Be Careful of the Player Rater
One of the best parts of fantasy sports is making trades, and in a lot of ways Yahoo! makes trades easy by posting the players' raw numbers within the trade proposal window and even giving us a rough rating of how much those raw numbers are worth. In a roto league it can be difficult to decide which categories are most important and how much impact to assign to different degrees of impact in each category. The Y! ranking is one way to make that judgment.
The only problem is that the Y! ranking, like most player raters out there, is based on a formula that plugs in numbers without always looking at context. As such, you can get some screwy results. For instance, if you rank all players in the last week by average today you''ll see that Jared Jeffries ranks out as the #33 overall player in that stretch. That sounds like somebody you might consider picking up, right? Wrong. Because the raw numbers for that period say that Jeffries averaged 4.0 points, 4.0 rebounds, and shot 33.3 percent from the field. So, why does he rank so high? Because he had 3.0 steals and 2.0 blocks while shooting 100 percent from the line, and the Y! ranker gives higher value to steals and blocks and doesn't take into account that Jeffries' "100-percent FT" was really just 2-for-2. In other words, Jeffries fooled the system into ranking him much too high for a very pedestrian stat line.
This is important because in my trade experience far too many people use the player rater as gospel and can thus over or undervalue players the rater might not rank accurately. Don't be one of those people. Use the player rankings for what they are, rough guidelines to help you gauge whether your already formed intuition of a player's value is in the right ballpark. Be just as critical of the player rater as you would be of anyone else that told you something that didn't make sense. Look into WHY the judgment was made, and decide whether to change your previous notions or throw out the result based on sound logic. Just because the player rater says that Nene has been the 12th overall player this year by total, don't try to value him in trade talk above Chris Paul (15th overall), Dwyane Wade (26th overall) or Deron Williams (28th overall).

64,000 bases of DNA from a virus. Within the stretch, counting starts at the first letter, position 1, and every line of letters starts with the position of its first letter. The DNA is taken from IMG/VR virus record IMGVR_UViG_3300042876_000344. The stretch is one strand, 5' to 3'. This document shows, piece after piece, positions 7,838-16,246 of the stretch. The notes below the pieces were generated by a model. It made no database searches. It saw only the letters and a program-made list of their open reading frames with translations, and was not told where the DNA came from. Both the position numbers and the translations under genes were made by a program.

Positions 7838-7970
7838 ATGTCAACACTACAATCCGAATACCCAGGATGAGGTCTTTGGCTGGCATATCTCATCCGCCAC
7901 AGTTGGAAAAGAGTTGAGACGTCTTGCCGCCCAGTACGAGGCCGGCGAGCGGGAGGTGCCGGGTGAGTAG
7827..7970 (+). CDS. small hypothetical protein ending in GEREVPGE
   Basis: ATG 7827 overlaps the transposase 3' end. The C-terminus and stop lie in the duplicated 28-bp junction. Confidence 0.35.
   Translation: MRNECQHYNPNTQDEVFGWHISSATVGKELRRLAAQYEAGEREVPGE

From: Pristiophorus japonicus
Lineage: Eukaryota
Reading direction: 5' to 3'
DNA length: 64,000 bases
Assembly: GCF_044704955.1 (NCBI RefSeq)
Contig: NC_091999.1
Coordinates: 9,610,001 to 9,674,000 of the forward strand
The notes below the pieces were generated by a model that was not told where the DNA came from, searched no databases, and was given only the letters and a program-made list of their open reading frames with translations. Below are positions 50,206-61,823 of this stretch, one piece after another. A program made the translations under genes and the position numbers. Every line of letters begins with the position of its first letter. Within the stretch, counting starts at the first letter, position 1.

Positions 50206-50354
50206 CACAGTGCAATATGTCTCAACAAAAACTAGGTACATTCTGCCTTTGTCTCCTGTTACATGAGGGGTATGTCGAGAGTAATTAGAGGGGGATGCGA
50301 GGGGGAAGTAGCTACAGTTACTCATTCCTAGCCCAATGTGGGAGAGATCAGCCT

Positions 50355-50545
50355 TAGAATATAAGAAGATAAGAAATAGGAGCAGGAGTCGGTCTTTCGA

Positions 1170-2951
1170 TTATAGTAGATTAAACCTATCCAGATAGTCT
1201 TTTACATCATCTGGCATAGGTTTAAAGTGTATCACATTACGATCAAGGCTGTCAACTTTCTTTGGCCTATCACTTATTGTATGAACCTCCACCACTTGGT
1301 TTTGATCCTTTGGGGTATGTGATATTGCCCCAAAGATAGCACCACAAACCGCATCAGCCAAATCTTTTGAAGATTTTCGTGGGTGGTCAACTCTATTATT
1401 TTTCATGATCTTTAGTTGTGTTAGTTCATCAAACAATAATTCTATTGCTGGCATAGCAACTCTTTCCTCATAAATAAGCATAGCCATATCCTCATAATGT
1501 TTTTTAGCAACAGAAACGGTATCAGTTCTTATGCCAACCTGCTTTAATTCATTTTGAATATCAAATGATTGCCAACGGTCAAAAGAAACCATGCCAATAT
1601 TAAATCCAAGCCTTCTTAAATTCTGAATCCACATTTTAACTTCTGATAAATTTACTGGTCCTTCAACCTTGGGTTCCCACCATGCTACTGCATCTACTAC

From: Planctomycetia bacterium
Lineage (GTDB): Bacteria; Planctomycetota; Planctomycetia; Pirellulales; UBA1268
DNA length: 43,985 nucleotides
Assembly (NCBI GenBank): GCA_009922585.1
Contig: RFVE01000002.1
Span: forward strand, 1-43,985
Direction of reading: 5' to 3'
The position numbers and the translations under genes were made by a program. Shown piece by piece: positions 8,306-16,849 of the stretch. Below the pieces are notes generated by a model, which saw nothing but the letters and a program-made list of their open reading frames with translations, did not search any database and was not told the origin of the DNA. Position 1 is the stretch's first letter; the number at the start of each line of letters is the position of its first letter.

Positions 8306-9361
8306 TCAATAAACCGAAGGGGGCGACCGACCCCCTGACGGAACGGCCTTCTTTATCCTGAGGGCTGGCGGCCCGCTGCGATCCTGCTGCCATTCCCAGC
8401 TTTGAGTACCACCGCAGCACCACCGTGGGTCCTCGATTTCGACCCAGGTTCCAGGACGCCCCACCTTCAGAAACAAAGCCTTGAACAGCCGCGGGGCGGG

Don't get me wrong, Nene's rating being so high is still useful information because it tells us that double-double guys with solid defensive stats and good shooting percentages are very useful players in roto leagues even if they aren't big volume producers. It even suggests that they could be more valuable than super-producers with major flaws, as we discussed a couple weeks ago when comparing Dwight Howard to Kevin Garnett. Just keep common sense in the equation, and don't send me any more trade offers of Mo Williams for Steve Nash with the rationale that their player rankings are about the same. You know who you are.
Situations to Watch and Quick Hits
Beno Udrih (51% owned): Udrih is no longer starting in Sacramento, but he is still getting 30 minutes per game off the bench and is consistently scoring in the mid-teens with around five assists and a couple of combined treys and steals.
Eric Dampier (41% owned): Dampier has never been accused of consistency, but he has four double-digit rebound games thus far in December and has averaged 11 boards and 10.5 points through four games this week.
Joel Przybilla (38% owned): Przybilla was in this space last week after Greg Oden went down for the season, but he is still available in almost two-thirds of all leagues. He has a track record as a double-digit rebounder with strong defensive stats when he gets the minutes, and he is starting to show it already. In his last two games Przybilla has 21 boards and 10 combined blocks/steals, and should be owned in most formats.
Tyler Hansbrough (12% owned): Hansbrough is being used as a scorer off the bench for the Pacers as he has double-digit shot attempts in each of the last four games. Over that stretch he's averaging 15.3 points, 6.8 boards and 1.3 steals per game. His field-goal percentage is low, but his per-minute production is good, and if it continues he could be in line for more minutes on a thin Pacers team.
Jose Juan Barea (9% owned): Barea has been getting almost 30 minutes per game off the bench for the last week, and he's been putting them to good use with averages of 14.8 Points, 5.5 assists and 2.0 treys in that stretch. He scored in double-digits with at least one trey made in all four games this week, and has had five or more assists in three of the four games.
Maurice Evans (5% owned): Evans has seen increased playing time over the last week, and even got the start in the last game after Marvin Williams couldn't go due to a stomach illness. He has averaged 18.3 points, 5.0 boards and 3.7 treys over that week but should only be considered in deep leagues since Evans' track record doesn't suggest this production level will continue for very long.
Article first appeared 12/15/09